The student media organization of California State University Northridge

Daily Sundial

The student media organization of California State University Northridge

Daily Sundial

The student media organization of California State University Northridge

Daily Sundial

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Gonorrhea and HPV remain concerns on college campuses

Despite some increased knowledge of sexually transmitted diseases, sexual infections remain an issue on college campuses throughout the United States.

The Centers for Disease Control and Prevention’s March 23, 2007 Morbidity and Mortality Weekly Report identifies genital human papillomavirus as the most common sexually transmitted infection in the United States, and an estimated 6.2 million people are newly infected every year.

Amy Reichbach, health educator at the Klotz Student Health Center, said students who come in to be seen, usually for the first time, often suffer from very advanced and severe cases of the viral disease.

“Due to a lack of high school education, students come onto college campuses uninformed of (how) STDs spread and how these infections can be prevented,” said Amanda White, senior biology major and student health center worker. “And they also tend to become promiscuous.”

Although the majority of HPV infections don’t cause any symptoms, some infections can cause cervical cancer in women as well as cancer of the vulva, vagina, penis and anus and genital warts in women and men, the CDC reports. Of the approximately 100 HPV types that have been identified, more than 40 infect the genital area. Enter GARDASIL, an HPV vaccine manufactured by Merck and Co., Inc.

“I’d like to see more research and have more questions answered about the HPV vaccine,” Reichbach said. “For example, once you have the vaccine, what about risk factors for the other various strains (of the virus) that may or may not cause cancer?”

The March 16 MMWR reports gonorrhea infection is the second most commonly reported notifiable disease in the country. In fact, the report goes on to state reported gonorrhea incidence rates have been stable or declining since 1996, but the national rate increased in 2005 for the first time since 1999. Eight western states reported more than 25 percent increases in the rate of gonorrhea from 2000 to 2005 and reported more than 500 cases of gonorrhea in 2005 in California. Alaska, California and Nevada had increases of more than 50 percent.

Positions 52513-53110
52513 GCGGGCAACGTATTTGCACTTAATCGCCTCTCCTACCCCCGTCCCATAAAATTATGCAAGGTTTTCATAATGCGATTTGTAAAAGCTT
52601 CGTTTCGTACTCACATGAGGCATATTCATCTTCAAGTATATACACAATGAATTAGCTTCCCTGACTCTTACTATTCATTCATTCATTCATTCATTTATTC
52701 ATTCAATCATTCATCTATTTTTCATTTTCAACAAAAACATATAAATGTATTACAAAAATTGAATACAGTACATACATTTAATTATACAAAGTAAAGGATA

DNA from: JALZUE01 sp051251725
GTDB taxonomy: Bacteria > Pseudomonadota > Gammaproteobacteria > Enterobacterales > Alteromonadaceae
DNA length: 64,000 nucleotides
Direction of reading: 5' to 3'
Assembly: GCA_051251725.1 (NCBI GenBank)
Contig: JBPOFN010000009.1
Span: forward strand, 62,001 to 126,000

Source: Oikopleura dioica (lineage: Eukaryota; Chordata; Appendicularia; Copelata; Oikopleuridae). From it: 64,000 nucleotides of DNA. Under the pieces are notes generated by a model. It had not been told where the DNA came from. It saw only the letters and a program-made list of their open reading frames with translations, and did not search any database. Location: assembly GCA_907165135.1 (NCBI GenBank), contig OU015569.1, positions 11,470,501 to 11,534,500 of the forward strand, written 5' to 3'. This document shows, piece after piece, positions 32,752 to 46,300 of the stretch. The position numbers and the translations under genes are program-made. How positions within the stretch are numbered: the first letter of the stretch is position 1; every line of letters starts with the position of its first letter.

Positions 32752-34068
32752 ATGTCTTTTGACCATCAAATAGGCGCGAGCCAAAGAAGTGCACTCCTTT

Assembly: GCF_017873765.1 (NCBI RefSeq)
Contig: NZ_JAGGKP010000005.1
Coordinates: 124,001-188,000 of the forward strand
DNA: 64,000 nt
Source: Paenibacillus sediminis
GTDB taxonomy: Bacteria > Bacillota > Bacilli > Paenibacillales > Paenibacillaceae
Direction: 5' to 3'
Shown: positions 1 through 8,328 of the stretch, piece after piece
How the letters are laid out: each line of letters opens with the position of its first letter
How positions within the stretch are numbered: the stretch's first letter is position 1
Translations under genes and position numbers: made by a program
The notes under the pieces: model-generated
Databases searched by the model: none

Informational reading material found in the student health center and provided by the Los Angeles County STD Program describes gonorrhea as a sexually transmitted infection one can catch from having vaginal, anal or oral sex with someone who has the disease. Signs to look for include a white, yellow or green drip from the penis, vagina or anus, and burning or painful urination. Left untreated, gonorrhea can spread through the body, leaving men and women unable to have children.

White, stressing the importance of student education, said most students aren’t aware of resources the student health center provides, such as Family Pact, which aims to prevent pregnancy and the spread of STDs through STI screening, pap smears and birth control.

“Essentially, there’s nothing between high school and college to stop students from spreading disease,” she said.

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